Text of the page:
Max Beckmann is not known for his joyousness. Born in Germany — he died in the US — he is famous for brooding, symbol-laden self-portraiture, for his mastery of the morose. Sometimes mythic and always dramatic, Beckmann may well be the epitome of Expressionism, Germany's great contribution to modern art. It's a style critics came to love; Hitler to hate (and even some Hitler-haters concur with Hitler on this one point). But at the start, he was just a gifted, if romantic, realist.
     He was a very fine academic person; he studied the traditions, especially Rembrandt. He was an excellent draftsman; his anatomy was perfect. He had a perfect understanding of human structure.
      Beckmann's canvases grew with his ambition. The Titanic, painted in 1912, is as busy as turbulent, as theatrically tragic as the scene it depicts. But it was World War I that forged Beckmann's famed Expressionism. A medic on the front, the artist faced such brutality that he simply broke down. His post war work is radical, dark, and, above all, personally expressive, as in 1917's Christ Saving an Adulteress From Stoning — a Christ who looks a lot like Max Beckmann.
     Beckmann was one of the great stars in Germany, one of the hottest painters of the time. For what did he need to go to Paris? He wanted to be a cosmopolitan, a painter recognized on the European level such as Picasso, Matisse, and Braque were recognized internationally. In 1929, Beckmann moved to Paris, to exhibit there and get the French art world to take a German as seriously as it did its own.
     In Beckmann's Resting Woman with Carnations, a serene, sensuous figure is set against an intricate, decorative pattern of stylized stripes, tiles, and latticework. This may be compared to Henri Matisse's exotic Odalisque With Green Scarf (or Harem Woman), which was painted in 1926. The model in Beckmann's Resting Woman with Carnations also takes an alluring seated pose. Beckmann's model is his second wife, Quappi. He painted Quappi flamboyantly, dozens of times, in various stages of dress and undress. Part of his new Paris persona: Macho artist with sexy wife.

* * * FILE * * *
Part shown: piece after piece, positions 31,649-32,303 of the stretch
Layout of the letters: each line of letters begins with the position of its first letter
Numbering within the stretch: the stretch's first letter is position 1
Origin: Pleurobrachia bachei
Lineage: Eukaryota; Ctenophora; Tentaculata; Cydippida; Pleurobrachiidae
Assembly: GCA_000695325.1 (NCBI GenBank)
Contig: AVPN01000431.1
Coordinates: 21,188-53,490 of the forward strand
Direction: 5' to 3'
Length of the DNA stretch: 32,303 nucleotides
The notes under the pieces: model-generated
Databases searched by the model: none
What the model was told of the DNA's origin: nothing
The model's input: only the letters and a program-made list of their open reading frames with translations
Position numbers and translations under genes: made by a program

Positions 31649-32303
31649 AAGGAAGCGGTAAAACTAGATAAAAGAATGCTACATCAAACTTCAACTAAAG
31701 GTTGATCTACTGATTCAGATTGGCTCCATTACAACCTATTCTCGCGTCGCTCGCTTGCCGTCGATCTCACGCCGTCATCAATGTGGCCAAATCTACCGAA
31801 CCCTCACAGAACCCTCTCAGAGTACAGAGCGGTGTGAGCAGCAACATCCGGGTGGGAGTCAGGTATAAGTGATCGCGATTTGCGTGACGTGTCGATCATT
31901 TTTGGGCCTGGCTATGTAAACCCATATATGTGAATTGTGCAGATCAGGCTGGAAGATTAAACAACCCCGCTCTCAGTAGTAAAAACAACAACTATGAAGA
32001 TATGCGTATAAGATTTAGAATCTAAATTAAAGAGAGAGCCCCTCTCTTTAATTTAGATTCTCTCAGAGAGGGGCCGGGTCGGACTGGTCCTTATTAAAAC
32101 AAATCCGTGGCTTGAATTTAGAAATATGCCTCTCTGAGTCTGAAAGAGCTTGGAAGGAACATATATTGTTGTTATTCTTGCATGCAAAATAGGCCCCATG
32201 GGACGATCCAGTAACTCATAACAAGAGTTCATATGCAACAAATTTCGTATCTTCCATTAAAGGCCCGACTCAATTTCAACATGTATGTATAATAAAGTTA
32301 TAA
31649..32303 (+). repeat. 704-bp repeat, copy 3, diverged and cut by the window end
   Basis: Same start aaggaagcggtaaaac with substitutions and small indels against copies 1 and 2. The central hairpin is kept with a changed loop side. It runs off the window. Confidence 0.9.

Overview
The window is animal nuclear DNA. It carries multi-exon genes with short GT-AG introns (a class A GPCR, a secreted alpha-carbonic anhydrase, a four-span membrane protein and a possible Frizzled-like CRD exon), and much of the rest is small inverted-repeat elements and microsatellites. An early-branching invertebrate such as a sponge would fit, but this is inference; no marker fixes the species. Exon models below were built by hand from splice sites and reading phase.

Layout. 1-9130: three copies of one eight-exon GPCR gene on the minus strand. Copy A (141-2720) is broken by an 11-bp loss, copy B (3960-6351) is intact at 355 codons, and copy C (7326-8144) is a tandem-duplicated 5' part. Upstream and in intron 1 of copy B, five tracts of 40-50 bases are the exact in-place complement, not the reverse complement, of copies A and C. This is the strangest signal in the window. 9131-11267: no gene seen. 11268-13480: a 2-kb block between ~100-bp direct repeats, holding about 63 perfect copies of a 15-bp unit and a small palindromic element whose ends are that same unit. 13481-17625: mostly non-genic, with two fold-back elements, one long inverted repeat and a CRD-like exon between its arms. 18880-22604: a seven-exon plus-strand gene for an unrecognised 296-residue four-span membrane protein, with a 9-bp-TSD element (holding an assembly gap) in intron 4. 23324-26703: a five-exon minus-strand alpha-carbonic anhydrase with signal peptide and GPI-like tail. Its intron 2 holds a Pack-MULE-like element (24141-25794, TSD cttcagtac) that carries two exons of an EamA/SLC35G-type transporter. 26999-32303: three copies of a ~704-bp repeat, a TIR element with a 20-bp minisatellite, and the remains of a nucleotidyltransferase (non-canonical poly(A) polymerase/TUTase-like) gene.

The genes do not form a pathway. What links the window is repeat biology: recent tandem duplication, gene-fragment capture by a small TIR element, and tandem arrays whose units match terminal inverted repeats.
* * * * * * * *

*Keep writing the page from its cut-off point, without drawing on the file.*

Beckmann didn't just challenge Matisse, however, but Picasso as well. An example of Picasso's classical style of the 1920's is a portrait called The Reader. Beckmann's response is a woman reading.
      The German took up specifically French themes as well: The French seaside is serene to Matisse; to Beckmann, it's an occasion for a bizarre bathing scene.
      Rugby teams to France's Robert Delaunay are all color. By contrast, Max Beckmann's tangled web of soccer players by contrast bristles with dark feeling.
      Even Beckmann's still-lifes are emotional. Consider a marine comparison: Picasso's catch of the day, almost funny; Braque's flat, formal, elegant. Beckmann's creatures, however, convey menace and a sense of drama in the composition through these enormous teeth that the fish show, giving it a harshness and a forcefulness that goes away from a purely esthetic rendering of objects or shapes.